Full TitleA Phase II Randomized Study Assessing the Efficacy of Proton Craniospinal Irradiation (CSI) vs Involved-field Photon Radiation Therapy for Leptomeningeal Metastases from Solid Tumor Malignancies
Standard radiation therapy for cancer is photon therapy, which uses x-rays to kill cancer cells. However, tissues beyond the area being treated can often be exposed to unwanted radiation. Proton therapy uses protons to target and kill cancer cells and the treatment beams do not travel as far as x-rays, so the risk of exposure to healthy tissues is reduced.
Researchers in this study are evaluating proton therapy to treat solid tumor metastases in the tissues lining the brain and spinal cord (“leptomeningeal metastases”). They want to learn if proton craniospinal radiation therapy (proton CSI) or partial photon radiation therapy is more effective for preventing leptomeningeal metastasis from worsening. Proton CSI targets the entire space containing the cerebrospinal fluid, brain, and spinal fluid. Partial photon radiation therapy treats only areas related to symptoms. The side effects of the two therapies will also be compared.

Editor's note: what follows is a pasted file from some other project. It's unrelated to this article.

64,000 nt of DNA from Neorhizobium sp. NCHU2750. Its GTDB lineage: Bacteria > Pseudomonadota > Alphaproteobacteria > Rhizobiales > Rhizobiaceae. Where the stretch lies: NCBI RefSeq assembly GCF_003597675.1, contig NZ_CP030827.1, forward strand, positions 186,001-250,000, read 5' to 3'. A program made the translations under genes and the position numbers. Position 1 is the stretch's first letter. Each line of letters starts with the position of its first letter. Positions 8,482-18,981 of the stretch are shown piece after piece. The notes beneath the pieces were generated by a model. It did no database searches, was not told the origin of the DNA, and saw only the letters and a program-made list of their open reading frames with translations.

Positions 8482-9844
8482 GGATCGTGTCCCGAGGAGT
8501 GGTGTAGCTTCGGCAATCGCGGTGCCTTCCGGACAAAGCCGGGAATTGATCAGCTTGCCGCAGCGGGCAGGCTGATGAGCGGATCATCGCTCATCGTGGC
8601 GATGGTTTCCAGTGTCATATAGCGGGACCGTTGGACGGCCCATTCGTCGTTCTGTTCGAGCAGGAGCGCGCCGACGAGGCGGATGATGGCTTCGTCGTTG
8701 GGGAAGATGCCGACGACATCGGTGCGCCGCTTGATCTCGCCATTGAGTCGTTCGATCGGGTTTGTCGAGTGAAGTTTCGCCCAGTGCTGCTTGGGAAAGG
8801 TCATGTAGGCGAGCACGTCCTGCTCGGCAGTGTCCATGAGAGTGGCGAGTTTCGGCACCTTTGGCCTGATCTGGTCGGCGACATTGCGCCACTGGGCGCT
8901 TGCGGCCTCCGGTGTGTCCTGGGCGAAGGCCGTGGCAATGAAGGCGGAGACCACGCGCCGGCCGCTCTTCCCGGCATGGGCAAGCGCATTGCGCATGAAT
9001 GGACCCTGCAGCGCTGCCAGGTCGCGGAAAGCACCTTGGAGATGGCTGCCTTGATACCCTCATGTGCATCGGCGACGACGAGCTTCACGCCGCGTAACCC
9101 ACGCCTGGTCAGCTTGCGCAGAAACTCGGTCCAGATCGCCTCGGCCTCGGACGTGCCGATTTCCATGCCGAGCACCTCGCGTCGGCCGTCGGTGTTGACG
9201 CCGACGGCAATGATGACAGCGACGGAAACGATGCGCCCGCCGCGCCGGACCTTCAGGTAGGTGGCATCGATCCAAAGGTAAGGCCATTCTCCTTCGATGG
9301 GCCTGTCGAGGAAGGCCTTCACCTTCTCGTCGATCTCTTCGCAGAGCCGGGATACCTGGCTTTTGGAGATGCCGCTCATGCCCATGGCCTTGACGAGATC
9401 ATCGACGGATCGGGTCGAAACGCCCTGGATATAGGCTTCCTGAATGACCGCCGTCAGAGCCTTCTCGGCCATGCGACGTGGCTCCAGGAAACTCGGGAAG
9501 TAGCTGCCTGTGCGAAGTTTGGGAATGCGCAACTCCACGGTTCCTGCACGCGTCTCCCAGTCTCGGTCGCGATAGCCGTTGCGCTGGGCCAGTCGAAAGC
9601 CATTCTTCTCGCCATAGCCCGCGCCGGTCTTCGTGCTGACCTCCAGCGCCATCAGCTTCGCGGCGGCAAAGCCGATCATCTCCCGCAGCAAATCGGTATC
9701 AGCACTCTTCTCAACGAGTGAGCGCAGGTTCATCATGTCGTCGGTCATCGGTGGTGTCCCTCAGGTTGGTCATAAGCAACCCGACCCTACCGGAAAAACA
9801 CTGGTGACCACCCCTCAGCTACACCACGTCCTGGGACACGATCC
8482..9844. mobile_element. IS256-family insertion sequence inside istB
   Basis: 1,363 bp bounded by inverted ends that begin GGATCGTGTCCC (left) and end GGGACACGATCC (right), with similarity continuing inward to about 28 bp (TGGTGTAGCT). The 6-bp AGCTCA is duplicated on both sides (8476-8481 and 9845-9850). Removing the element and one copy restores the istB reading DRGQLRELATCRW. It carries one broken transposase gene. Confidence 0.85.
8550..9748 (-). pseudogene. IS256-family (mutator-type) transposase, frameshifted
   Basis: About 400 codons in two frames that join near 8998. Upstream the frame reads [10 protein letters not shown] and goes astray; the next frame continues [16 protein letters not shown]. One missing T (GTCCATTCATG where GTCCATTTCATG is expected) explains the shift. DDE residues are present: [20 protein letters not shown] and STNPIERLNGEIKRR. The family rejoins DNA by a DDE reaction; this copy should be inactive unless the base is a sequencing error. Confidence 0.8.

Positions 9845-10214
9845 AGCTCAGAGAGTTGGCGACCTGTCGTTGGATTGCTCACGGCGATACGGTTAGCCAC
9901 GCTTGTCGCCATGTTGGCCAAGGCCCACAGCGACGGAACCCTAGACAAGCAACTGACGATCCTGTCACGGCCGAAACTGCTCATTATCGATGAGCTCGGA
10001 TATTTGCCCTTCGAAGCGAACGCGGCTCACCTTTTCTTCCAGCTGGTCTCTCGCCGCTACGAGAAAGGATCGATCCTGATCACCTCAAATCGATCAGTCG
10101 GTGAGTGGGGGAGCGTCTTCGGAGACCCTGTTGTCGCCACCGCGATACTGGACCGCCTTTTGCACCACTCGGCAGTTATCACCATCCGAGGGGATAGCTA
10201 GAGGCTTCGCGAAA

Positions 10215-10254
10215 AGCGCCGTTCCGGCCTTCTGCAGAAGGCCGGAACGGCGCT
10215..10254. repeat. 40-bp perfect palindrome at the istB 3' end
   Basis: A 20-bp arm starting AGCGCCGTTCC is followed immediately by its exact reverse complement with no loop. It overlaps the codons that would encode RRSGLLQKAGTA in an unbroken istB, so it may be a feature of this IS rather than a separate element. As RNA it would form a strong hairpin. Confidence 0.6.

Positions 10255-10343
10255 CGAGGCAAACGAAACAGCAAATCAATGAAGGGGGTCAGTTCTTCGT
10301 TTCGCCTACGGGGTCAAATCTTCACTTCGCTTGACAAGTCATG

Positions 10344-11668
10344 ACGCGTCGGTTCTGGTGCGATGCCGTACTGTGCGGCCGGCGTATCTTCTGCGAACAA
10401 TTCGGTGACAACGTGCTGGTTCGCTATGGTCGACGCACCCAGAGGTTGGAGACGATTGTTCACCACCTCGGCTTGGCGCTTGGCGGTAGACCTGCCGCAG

To be eligible for this study, patients must meet several criteria, including but not limited to the following:
- Patients must have leptomeningeal metastases from a solid tumor and be eligible to receive radiation therapy.
- Patients must be able to walk and do routine activities for more than half of their normal waking hours.
- This study is open to patients of all ages.
For more information about this study and to inquire about eligibility, please contact Dr. T. Jonathan Yang at 212-639-8157.